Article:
8 facts about the iconic Radio Flyer wagon
Is there a kid out there who didn't pull neighborhood kids around in their Radio Flyer? Or perhaps you were the lucky passenger.
In 2016, Little Red Wagon Day was established to celebrate the wagon’s 100th birthday and has now become a day to remember the simpler times and all of the fun we had with these toys growing up. Here are eight fun facts you might not know about the Radio Flyer.
The name doesn’t have some deep meaning
In 1927, creator Antonio Pasin took his two favorite inventions and combined them to come up with the name of his classic wagon: radios and airplanes.
Image: Radio Flyer
It originally sold for $3
A classic, metal red Radio Flyer wagon sells for about $100 these days. However, in 1930, they went for $3. Adjusted for inflation, that would be about $43 today. According to the National Toy Hall of Fame, even at the height of the Great Depression, the little red wagons still sold at the rate of 1,500 a day. This selling rate led to Pasin earning the nickname “Little Ford.”
It made quite the impression at the 1933 World’s Fair
Pasin took out a $30,000 loan to have a 45-foot tall statue of a boy in a wagon built for Chicago’s World’s Fair. According to the Smithsonian, Pasin’s wife said that this was the only time she saw her husband nervous, because it was such a huge expenditure that may not pay off.
Image: Radio Flyer
There were a number of different models
While the red wagon is certainly the most popular, there Liberty Coaster Wagon made multiple different models over the years. There were even Davy Crockett and Mouseketeer wagons in the 1950s.
Image: Made in Chicago Museum
Radio Flyer experienced a huge boom after the war
Despite access to metal being limited during World War II, and Radio Flyer taking a break from wagon production for a couple of years to manufacture Blitz Cans. Post-war, as the suburbs boomed, the wagons again flew off the shelves. Those kids had a new abundance of space to run around with their wagons in. Around this time, the company started making wheelbarrows, too.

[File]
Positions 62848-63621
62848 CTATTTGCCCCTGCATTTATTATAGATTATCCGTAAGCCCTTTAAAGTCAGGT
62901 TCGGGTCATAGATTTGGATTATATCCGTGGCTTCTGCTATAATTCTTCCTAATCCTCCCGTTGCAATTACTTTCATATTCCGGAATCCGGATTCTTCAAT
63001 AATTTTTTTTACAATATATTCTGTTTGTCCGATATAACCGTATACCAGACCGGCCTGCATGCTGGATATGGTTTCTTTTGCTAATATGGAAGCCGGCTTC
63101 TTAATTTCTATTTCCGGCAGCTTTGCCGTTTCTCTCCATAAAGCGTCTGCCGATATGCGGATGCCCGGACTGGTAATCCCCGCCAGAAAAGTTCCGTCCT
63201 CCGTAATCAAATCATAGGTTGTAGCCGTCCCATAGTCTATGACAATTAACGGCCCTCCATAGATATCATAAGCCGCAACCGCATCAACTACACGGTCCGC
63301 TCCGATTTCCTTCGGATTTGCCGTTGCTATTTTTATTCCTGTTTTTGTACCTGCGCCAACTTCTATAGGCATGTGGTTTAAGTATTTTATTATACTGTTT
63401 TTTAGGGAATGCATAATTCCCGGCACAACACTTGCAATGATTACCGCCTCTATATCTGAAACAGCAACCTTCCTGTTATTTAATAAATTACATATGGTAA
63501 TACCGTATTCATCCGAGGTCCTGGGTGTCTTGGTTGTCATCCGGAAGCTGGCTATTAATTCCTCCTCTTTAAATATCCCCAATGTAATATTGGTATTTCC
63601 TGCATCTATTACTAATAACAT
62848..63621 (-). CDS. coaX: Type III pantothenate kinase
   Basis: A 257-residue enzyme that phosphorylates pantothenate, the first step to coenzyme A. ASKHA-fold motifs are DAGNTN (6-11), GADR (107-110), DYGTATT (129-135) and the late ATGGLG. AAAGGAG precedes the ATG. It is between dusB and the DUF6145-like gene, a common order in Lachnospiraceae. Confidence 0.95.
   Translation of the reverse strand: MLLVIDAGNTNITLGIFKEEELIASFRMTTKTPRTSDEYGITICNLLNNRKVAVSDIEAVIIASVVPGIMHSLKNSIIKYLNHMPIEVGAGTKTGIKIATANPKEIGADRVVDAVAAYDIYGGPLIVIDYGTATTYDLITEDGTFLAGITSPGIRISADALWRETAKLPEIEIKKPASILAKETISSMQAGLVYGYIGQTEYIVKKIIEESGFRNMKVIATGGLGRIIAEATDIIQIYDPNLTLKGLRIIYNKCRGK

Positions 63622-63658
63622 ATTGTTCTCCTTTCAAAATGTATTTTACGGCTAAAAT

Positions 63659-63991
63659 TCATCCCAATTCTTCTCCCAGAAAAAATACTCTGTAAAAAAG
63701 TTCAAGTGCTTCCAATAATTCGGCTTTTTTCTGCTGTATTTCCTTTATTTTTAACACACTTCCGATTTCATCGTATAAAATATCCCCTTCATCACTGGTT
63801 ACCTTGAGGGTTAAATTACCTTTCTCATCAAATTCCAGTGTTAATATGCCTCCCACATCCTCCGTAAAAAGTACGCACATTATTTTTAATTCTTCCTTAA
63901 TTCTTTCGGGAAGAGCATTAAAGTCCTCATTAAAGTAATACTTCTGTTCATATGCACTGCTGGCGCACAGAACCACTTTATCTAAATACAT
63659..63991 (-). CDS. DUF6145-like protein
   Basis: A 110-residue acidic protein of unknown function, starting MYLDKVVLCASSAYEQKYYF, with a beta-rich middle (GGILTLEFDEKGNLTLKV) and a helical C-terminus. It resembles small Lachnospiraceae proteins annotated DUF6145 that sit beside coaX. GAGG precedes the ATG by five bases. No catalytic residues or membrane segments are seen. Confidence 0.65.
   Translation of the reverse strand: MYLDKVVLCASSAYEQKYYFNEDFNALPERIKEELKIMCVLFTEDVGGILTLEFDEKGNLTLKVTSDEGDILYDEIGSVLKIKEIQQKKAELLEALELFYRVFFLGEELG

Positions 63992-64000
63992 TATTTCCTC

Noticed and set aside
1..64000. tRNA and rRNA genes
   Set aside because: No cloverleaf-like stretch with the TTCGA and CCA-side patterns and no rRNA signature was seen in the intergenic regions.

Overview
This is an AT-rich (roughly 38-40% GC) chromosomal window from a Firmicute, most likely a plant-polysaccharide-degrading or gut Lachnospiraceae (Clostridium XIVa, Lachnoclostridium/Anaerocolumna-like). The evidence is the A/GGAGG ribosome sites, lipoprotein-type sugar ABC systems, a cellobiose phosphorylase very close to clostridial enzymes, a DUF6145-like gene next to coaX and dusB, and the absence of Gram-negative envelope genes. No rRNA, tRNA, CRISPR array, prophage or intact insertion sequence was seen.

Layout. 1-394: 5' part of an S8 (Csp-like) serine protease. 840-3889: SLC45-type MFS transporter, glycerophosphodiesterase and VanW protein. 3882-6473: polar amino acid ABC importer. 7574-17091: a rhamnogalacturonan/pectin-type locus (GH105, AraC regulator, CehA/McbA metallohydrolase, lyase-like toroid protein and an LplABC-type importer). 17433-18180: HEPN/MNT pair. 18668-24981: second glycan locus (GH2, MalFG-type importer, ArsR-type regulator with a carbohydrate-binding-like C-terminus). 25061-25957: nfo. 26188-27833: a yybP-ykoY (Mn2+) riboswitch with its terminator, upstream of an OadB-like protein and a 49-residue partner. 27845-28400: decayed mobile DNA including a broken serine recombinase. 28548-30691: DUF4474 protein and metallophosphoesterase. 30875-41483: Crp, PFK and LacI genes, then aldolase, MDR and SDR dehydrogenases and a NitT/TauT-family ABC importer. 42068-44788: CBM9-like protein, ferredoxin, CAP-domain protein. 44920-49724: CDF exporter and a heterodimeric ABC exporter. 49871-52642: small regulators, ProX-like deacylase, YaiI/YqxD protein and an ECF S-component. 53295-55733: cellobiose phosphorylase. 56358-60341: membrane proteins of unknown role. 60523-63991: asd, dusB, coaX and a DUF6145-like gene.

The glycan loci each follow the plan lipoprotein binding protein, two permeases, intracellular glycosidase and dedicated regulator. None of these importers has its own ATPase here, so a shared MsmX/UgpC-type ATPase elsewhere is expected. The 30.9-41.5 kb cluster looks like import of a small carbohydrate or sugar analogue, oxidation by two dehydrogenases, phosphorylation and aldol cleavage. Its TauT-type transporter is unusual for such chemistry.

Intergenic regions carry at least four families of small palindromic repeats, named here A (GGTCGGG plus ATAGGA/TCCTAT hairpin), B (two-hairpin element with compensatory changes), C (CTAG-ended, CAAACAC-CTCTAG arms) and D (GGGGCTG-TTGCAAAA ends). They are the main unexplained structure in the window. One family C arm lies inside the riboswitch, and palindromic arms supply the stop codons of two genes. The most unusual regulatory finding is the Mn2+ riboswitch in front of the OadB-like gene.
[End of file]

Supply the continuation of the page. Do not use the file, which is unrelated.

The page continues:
The company was named after the product
Originally, just the little red wagons were called Radio Flyers while the company was Liberty Coaster Wagon. It wasn’t until 1987 that Liberty Coaster Wagon started calling itself Radio Flyer.
It was inducted into the National Toy Hall of Fame in 1999
If that seems late for a toy that’s been around since the early 1900s, that’s just because the National Toy Hall of Fame didn’t start inducting toys until then! Radio Flyer wagons were among the original inductees, alongside Barbie, Etch A Sketches, roller skates and Teddy bears.
Radio Flyer almost didn’t survive the late '90s
As a company that specialized in metal wagons, the popularity of plastic ones didn’t bode well. However, after some trial and error, they started manufacturing red plastic wagons, and other toys that appealed to modern kids. Now, it even makes a mini Tesla!